Referring further to FIG. 2, it is assumed that a disturbance 9 has occurred in the now following data impulse Dx+1, for example due to fluctuations in the operating voltage. As a result, at the time t8 where an impulse flank change would be expected at Takt2, that is at 101 stepping pulses SP, no flank change actually has taken place or such flank change is not recognizable due to the disturbance.

At the point of time t9 the counter C reaches the upper threshold 8 for the range that is permissible for the next impulse flank change. In order to avoid terminating the transmission due to disturbances 9 as operating voltage fluctuations, it is very advantageous to automatically fix a synchronization point of time when reaching the upper threshold. For this purpose the counter C is started anew, however this time with a head start value corresponding in this instance to two stepping pulses (C=2). Without such correction, the counter C would shift itself relative to the data impulses more and more, because the upper threshold is larger than the current accepted sync frequency. However, with the correction in the count, the current accepted sync frequency, in this example Takt2, and the thresholds 6, 7 and 8 shown in FIG. 2 can be retained.

FIG. 3 shows the acquisition of the logic level by multi-scanning or multi-sampling the inverted impulse half and the non-inverted impulse half of a data impulse Dx=“1”. It is, however, possible to scan only once in each impulse half in order to derive the logic level value of the data impulse. However, a single scanning of each impulse half has a relatively large risk that the signal S is disturbed at the two single scanning locations. As mentioned in the above discussed European Patent Publication EP 0,813,321 it is possible to use the relatively high oscillator stepping frequency also for a multi-scanning or sampling. As described above with reference to the sequences 1 e to 1 f in FIG. 1, a scanning window 5, 5 i is produced for each impulse half of the data impulse Dx. However, the scanning windows 5 and 5 i for one data impulse Dx are positioned in two sequential counting cycles of the counter C.

In FIG. 3 the sequence 3 a shows a disturbed signal S of a data impulse Dx and the scanning window 5 for the non-inverted impulse half dx and the scanning window 5 i for the inverted impulse half dxi. The impulse flank change is positioned between dx and dxi within the thresholds 7 and 8 of the permissible range of the next impulse flank change. It will be noted that each of the scanning windows 5 and 5 i is a little smaller or rather shorter in duration than the impulse halves. This feature has the advantage that particularly transient oscillation characteristics or a signal weakening at the impulse flank change is automatically excluded and thus do not have a disturbing influence on the signal logic level evaluation. Such disturbances could have been caused, for example by the frequency selectivity of the transmission medium and of the receiver circuit R shown in FIG. 4.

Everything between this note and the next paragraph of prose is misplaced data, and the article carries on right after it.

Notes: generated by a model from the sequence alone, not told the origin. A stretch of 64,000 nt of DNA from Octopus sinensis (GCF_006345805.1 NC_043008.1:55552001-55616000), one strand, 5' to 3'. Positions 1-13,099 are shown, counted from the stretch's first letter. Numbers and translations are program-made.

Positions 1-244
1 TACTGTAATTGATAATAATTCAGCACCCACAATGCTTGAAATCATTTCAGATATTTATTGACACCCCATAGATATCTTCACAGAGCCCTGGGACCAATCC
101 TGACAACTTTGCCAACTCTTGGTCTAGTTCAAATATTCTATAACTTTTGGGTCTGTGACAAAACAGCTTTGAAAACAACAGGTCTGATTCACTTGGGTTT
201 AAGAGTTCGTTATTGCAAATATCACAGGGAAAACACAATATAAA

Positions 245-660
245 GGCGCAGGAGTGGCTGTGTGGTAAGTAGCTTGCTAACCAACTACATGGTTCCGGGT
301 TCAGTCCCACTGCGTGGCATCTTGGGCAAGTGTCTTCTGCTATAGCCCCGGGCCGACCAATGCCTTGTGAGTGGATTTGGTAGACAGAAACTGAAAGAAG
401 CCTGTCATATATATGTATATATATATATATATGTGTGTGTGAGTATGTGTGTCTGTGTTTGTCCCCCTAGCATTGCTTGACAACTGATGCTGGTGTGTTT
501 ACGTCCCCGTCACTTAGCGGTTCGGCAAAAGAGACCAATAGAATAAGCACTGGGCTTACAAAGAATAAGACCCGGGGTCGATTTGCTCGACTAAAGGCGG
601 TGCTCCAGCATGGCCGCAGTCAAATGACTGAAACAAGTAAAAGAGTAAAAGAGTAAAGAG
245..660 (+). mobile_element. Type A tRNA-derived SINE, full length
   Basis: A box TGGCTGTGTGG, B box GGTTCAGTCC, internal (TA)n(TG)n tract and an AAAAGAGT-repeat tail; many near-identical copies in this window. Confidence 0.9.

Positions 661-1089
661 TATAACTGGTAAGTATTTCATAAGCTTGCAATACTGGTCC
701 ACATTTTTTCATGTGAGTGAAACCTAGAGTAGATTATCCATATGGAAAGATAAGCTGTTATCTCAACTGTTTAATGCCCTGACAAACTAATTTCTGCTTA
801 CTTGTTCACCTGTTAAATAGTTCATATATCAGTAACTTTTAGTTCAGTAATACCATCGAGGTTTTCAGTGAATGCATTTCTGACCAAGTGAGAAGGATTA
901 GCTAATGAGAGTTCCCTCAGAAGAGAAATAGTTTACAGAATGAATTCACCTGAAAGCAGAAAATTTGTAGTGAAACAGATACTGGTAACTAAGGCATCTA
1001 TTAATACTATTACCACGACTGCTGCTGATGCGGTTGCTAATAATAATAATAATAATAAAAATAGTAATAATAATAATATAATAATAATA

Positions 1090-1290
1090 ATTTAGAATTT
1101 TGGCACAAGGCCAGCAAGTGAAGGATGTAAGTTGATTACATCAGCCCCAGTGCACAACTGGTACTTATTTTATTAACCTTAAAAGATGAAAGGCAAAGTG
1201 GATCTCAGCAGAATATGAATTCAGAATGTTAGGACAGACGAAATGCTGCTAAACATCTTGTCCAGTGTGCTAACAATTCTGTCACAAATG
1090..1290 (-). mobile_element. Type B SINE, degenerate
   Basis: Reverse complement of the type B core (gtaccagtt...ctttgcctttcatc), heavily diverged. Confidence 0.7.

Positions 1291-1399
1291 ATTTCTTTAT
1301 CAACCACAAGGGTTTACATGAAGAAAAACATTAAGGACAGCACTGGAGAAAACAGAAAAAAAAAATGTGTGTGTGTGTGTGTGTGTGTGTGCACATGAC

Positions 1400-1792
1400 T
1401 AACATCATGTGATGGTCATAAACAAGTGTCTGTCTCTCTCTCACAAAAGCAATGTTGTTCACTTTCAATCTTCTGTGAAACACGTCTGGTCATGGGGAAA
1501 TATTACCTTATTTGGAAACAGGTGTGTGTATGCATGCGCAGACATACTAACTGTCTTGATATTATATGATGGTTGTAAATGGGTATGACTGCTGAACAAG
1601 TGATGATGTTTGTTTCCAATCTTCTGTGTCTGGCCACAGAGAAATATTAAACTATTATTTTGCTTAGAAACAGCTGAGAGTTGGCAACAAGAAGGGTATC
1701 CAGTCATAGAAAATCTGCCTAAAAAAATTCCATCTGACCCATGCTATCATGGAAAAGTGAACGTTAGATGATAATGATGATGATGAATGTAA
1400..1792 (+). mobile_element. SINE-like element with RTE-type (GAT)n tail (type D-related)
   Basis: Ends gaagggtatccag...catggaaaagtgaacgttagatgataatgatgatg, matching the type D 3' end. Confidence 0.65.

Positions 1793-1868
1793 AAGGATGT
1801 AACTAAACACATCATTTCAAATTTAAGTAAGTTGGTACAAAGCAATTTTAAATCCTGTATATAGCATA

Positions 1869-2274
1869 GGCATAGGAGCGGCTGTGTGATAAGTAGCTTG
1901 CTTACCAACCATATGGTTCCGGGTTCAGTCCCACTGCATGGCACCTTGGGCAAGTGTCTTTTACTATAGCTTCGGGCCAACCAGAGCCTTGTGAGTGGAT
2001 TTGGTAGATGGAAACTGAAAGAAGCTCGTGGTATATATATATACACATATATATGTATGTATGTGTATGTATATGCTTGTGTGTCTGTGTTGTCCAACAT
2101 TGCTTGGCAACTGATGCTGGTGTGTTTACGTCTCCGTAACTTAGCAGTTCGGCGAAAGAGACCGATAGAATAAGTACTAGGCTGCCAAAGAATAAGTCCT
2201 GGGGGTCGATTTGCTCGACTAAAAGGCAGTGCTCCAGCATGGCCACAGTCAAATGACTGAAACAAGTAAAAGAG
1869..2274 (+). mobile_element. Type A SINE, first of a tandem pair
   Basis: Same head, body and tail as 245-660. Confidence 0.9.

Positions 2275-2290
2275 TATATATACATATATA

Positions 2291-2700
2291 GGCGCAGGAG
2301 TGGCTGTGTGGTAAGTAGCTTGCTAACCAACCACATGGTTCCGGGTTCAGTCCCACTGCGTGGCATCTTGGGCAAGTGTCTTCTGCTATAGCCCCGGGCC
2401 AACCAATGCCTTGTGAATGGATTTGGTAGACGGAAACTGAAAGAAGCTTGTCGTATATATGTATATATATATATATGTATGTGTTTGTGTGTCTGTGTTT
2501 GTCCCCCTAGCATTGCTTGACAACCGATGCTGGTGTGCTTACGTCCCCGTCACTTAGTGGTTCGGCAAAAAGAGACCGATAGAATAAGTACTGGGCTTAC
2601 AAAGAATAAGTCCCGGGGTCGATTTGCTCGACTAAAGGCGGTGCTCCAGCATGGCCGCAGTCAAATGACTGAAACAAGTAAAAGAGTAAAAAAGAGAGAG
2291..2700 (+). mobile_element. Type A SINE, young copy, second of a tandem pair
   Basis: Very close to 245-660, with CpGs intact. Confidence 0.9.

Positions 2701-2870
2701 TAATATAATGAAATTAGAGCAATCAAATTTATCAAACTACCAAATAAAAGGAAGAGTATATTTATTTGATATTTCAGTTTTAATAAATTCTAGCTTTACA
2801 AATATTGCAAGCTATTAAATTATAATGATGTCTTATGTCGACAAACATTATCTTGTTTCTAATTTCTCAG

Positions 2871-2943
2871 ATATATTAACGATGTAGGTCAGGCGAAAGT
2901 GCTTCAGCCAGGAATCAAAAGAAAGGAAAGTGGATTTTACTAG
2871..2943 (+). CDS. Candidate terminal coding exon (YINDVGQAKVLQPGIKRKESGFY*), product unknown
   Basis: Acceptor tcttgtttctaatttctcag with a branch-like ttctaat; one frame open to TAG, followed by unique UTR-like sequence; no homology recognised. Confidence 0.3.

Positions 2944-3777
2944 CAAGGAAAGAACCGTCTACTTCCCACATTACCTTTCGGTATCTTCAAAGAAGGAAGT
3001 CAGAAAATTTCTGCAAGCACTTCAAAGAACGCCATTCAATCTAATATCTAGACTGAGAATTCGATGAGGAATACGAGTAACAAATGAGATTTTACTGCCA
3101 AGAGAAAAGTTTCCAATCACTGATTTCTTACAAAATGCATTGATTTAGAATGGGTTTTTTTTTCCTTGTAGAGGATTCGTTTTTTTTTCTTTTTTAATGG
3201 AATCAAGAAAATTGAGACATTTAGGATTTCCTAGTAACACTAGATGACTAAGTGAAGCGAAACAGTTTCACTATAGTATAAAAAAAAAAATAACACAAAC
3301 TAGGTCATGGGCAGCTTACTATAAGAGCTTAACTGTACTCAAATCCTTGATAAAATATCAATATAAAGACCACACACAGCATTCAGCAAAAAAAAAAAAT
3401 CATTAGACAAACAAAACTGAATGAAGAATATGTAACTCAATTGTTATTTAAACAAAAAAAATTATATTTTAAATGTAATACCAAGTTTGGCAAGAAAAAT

In FIG. 3 the sequence 3 b shows the incremental counting by the counter C. In this example embodiment the number of stepping impulses SP is set by a stepping frequency of 28 which is a very low value for the sake of a clear illustration. Nevertheless, it is clear from the sequence 3 b that especially in the center of the data impulse dx, that is at the time of a flank change, the resetting of the counter C takes place. The thresholds for the beginning and the end of the scanning window are positioned as follows. Scanning window 5 for the non-inverted impulse half dx begins at 17 stepping pulses and ends at 26 stepping pulses. The scanning window 5 i for the inverted impulse half dxi begins at 3 stepping pulses and ends at 12 stepping pulses.

In spite of the already smaller scanning window 5 as compared to the width of the data impulse half dx, the signal S rose too slowly at the first scanning point, namely the stepping pulse 17 (error e1). Since the signal has risen too slowly and did not reach the intermediate threshold SW 0/1, this stepping pulse 17 is evaluated as a logic “0” and the level value in the counter 4.6 shown in FIG. 4 is not increased. The following stepping pulses 18 to 22 are recognized fault-free as a logic “1” and the signal level counter 4.6 is correspondingly advanced in increments. A second possible error e2 in the signal S is illustrated at the clock impulse 23 where the signal level falls temporarily below the intermediate threshold SW 0/1, for example due to a temporary drop in the supply voltage. The error e2 still does not result in an erroneous evaluation of the signal level due to the multisampling or multiscanning.